How Long can I Wait to File Bankruptcy to Stop Foreclosure if my Mortgage Company is Modifying my Loan in Georgia?

Mortgage modifications in Georgia are becoming increasingly popular amongst homeowners as a loss mitigation option against foreclosure. Unfortunately, home loan modifications in Georgia and across the country are often lengthy and disorganized and cause homeowners to end up with a foreclosure notice at the end of the modification process. Filing Chapter 7 or Chapter 13 bankruptcy is last resort but is an effective method of stopping a foreclosure in Georgia. You can file bankruptcy as late as the day before foreclosure to stop the bank from selling your house, but it is preferable that you file your bankruptcy case at least the Friday before the foreclosure is scheduled.

Filing Chapter 7 in Georgia will at least temporarily enable you to keep your house for a few months during the pendency of the bankruptcy case before the bank will schedule another foreclosure. Of course, if you are signficantly behind on your mortgage payments, you will have to catch up the arrears with the bank or work out a modification in order to keep your home long-term. Most people who file Chapter 7 bankruptcy and are very far behind on their mortgage payments are not able to ultimately keep their houses unless a home loan modification is approved and the mortgage company agrees to put the past due mortgage payments on the back end of the loan.

On the other hand, filing Chapter 13 forces the bank to allow you to repay your arrears in a consolidated monthly payment and provides a plan to keep your home long-term. However, if you cannot afford your monthly mortgage payment in the first place, then Chapter 13 may not be able to assist you absent a home loan modification that will decrease your monthly mortgage payment. In some cases, you may be able to get rid of your second mortgage debt in Georgia through a Chapter 13 if your house is underwater in a process that is known as “lien stripping.” Under this theory, if your house is worth so little that the second mortgage lender would not receive any money in the sale of the house, then it should be considered an “unsecured debt” or a debt that is not attached to the house.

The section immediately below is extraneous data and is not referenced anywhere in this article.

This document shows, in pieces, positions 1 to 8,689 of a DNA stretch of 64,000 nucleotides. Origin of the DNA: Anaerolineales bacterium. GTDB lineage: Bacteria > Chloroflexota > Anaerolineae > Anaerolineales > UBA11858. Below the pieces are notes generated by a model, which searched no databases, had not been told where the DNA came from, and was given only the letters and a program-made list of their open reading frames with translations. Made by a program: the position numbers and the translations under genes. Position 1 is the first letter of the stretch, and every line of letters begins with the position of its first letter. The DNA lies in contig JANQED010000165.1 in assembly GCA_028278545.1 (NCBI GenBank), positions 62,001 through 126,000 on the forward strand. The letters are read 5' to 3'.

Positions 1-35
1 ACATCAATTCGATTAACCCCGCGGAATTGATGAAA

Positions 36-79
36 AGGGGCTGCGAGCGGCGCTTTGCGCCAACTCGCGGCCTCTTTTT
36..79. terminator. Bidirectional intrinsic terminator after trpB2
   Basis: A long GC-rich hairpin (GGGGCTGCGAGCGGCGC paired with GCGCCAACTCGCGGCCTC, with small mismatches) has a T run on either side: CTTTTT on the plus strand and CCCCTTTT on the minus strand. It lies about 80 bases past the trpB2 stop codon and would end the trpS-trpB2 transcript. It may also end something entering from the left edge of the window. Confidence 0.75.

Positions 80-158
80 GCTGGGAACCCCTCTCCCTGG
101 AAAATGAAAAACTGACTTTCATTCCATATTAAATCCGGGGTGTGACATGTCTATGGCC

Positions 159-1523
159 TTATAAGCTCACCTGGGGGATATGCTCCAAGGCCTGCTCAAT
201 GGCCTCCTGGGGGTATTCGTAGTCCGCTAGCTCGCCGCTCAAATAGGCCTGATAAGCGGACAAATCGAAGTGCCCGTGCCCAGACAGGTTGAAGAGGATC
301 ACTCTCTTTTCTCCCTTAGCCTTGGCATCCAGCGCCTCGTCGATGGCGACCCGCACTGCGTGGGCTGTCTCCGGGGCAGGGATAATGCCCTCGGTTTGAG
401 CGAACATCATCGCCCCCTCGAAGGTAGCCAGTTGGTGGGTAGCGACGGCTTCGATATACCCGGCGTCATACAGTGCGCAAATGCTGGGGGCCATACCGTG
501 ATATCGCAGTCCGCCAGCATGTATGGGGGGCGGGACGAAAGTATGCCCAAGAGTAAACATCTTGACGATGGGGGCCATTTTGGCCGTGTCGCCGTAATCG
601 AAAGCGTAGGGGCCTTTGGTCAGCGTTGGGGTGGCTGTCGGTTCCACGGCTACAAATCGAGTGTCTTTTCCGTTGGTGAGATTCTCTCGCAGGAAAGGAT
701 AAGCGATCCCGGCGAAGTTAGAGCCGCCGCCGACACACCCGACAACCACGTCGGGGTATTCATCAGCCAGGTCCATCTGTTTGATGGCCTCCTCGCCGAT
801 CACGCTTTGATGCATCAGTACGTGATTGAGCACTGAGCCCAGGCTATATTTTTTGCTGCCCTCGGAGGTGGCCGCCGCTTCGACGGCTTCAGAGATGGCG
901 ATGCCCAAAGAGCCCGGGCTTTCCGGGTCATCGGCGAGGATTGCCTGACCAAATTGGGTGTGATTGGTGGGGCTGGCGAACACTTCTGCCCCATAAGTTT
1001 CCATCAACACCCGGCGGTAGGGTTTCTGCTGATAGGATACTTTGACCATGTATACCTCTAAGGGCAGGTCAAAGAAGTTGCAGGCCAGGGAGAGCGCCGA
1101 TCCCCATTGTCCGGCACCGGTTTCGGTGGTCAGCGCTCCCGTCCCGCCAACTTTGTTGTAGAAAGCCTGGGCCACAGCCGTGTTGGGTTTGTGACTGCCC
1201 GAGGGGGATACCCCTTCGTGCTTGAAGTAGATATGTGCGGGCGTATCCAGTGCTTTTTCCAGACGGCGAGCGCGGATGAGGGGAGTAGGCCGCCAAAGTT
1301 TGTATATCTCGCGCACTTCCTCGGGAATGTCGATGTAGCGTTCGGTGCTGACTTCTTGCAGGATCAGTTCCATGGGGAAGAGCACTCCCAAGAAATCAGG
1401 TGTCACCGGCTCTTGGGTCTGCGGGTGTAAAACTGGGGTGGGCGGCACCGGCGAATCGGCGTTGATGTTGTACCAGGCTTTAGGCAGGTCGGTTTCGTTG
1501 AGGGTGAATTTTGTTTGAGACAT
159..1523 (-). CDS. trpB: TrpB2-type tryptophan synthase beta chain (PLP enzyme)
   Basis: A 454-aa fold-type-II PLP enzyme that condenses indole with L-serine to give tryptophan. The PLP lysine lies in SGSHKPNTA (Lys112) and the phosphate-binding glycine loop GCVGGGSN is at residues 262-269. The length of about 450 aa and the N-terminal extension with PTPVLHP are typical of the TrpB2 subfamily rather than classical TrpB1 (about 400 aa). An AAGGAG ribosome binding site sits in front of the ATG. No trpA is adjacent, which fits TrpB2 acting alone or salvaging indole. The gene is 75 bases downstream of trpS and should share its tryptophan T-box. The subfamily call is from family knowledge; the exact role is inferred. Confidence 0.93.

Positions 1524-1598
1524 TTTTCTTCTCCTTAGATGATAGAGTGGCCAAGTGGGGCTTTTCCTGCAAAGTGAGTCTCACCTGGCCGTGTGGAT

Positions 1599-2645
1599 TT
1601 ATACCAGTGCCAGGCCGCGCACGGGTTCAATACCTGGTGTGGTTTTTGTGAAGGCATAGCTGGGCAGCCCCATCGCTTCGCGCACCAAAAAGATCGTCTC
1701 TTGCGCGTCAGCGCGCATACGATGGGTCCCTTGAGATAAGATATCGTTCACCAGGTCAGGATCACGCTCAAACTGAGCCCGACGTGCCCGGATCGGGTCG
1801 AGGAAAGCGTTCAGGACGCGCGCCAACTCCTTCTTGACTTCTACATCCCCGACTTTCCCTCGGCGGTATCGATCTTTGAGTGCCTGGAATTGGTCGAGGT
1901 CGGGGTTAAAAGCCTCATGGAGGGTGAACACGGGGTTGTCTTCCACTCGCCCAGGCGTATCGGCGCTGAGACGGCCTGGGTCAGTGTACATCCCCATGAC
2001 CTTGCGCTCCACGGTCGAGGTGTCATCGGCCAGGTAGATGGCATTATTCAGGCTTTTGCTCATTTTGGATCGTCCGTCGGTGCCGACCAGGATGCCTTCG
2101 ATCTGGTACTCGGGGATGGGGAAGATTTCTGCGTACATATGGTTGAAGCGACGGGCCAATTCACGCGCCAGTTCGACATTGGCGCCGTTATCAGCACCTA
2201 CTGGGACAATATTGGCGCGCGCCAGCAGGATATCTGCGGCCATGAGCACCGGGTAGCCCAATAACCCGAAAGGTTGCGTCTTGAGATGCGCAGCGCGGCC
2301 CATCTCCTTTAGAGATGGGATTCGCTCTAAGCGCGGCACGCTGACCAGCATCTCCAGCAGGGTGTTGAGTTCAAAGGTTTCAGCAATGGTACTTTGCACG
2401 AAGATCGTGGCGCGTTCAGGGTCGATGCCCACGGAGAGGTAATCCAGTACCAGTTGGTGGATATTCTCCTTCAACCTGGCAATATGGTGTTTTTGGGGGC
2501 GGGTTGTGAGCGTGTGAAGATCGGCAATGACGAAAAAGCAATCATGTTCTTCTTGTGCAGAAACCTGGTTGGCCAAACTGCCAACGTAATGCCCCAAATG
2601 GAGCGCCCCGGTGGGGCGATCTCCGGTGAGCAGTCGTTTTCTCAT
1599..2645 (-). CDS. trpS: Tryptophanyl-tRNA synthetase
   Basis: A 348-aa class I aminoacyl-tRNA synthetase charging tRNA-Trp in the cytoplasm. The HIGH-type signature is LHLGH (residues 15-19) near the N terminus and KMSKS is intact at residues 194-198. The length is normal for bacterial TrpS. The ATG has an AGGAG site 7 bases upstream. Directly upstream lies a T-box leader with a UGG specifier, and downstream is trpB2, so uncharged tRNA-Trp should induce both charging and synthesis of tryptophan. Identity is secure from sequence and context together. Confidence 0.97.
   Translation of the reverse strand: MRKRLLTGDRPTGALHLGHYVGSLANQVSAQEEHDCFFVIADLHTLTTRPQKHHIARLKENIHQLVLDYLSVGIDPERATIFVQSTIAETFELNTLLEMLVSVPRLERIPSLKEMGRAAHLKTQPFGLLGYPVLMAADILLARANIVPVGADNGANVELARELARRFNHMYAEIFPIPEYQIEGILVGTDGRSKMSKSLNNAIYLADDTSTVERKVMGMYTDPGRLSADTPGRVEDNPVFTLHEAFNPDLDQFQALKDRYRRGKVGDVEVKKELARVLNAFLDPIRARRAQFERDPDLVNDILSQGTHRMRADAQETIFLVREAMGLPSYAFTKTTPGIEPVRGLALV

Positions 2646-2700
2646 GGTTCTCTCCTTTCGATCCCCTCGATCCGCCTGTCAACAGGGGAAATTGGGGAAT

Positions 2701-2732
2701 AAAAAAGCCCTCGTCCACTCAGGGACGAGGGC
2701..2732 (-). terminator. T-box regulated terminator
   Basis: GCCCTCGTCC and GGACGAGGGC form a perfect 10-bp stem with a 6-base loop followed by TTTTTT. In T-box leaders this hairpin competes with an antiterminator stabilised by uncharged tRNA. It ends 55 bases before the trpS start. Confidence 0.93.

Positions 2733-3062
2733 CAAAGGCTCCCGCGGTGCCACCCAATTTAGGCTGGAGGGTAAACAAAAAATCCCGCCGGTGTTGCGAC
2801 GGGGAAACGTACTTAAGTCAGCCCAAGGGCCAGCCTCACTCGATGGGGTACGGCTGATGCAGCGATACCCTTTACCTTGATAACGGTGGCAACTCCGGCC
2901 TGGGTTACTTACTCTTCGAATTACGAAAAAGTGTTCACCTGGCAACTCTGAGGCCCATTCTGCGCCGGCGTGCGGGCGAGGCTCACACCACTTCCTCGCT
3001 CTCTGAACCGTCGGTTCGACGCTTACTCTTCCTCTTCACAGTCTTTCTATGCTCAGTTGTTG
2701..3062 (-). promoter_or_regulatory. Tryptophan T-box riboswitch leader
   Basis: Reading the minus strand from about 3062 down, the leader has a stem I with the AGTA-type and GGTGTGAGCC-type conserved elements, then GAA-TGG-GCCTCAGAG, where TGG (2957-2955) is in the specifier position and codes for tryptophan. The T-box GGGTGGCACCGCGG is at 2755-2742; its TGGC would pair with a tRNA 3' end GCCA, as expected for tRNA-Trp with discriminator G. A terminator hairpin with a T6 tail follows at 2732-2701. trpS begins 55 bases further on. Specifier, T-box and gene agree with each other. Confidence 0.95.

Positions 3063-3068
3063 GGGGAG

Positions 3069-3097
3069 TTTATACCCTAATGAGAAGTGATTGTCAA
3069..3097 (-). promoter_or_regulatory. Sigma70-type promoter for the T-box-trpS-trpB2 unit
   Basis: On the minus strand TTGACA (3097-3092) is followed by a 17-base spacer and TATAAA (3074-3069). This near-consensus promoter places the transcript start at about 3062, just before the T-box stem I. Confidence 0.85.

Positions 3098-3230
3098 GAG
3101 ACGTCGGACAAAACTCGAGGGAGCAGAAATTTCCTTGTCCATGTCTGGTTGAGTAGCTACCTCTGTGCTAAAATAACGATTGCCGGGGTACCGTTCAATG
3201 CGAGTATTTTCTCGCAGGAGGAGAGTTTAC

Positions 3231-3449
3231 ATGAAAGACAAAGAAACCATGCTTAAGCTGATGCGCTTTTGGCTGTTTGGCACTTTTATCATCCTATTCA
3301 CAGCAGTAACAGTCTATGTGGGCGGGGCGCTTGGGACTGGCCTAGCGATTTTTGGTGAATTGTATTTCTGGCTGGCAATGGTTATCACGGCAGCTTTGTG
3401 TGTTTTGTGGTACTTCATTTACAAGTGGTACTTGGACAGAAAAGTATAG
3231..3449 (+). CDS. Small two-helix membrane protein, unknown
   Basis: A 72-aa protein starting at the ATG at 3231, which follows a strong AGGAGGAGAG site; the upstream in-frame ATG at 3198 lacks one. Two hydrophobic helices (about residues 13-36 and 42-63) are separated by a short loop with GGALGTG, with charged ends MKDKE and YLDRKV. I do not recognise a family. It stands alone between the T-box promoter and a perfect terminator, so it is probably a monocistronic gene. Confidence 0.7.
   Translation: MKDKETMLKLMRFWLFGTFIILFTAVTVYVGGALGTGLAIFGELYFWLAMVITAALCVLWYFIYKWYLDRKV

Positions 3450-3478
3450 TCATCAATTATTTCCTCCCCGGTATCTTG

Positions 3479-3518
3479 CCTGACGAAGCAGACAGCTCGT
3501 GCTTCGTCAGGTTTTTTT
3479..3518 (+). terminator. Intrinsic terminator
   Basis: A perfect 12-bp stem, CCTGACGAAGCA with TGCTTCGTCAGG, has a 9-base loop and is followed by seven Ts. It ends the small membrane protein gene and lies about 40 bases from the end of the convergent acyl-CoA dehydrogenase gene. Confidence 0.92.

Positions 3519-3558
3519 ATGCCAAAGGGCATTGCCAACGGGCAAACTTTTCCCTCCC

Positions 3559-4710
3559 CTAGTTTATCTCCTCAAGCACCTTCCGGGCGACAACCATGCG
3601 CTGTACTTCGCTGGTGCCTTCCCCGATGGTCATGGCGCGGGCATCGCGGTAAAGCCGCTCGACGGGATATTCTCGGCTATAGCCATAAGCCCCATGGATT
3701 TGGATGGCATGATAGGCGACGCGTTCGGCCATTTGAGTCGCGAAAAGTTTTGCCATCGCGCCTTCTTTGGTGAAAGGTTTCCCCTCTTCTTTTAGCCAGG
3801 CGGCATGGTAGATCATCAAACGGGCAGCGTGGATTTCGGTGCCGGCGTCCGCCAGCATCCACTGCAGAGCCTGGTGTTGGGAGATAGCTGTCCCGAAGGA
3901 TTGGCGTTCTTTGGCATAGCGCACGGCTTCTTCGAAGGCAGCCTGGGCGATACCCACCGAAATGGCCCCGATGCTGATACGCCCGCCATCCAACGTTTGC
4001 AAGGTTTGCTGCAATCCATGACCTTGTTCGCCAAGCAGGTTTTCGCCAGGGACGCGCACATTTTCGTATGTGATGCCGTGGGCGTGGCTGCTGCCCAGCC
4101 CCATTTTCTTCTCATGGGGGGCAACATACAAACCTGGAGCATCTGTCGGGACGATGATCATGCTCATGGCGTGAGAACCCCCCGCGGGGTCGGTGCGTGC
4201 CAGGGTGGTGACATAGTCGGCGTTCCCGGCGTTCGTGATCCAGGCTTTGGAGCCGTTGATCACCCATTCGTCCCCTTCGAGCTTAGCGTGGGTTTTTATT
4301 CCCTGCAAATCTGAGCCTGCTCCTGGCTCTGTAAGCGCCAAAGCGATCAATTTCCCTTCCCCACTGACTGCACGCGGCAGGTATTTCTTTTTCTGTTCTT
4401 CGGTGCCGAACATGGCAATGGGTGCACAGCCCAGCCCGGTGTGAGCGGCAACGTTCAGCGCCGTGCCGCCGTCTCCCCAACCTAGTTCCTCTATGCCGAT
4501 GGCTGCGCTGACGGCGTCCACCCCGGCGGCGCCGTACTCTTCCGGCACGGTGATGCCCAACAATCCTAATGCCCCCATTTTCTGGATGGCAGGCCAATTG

No matter how badly you wish to keep your house, one thing that I tell my clients is if you cannot afford the house and it is worth less than you owe on it, then think about walking away from it after you file bankruptcy in Atlanta, Georgia because your mortgage debts are wiped out when the bankruptcy case is complete. One way to look at whether it is worth the monthly payment that you are making is to see how much it would cost to rent a comparable home in your area; if it costs significantly less to rent your house than the price of your monthly mortgage payment, you may want to rethink keeping your house.

A qualified bankruptcy attorney in Atlanta, Georgia will be able to help you decide if filing Chapter 7 or Chapter 13 is a good way for you to stop a foreclosure. Please contact the Law Offices of Charles Clapp at 404.585.0040 for a free consultation with an attorney.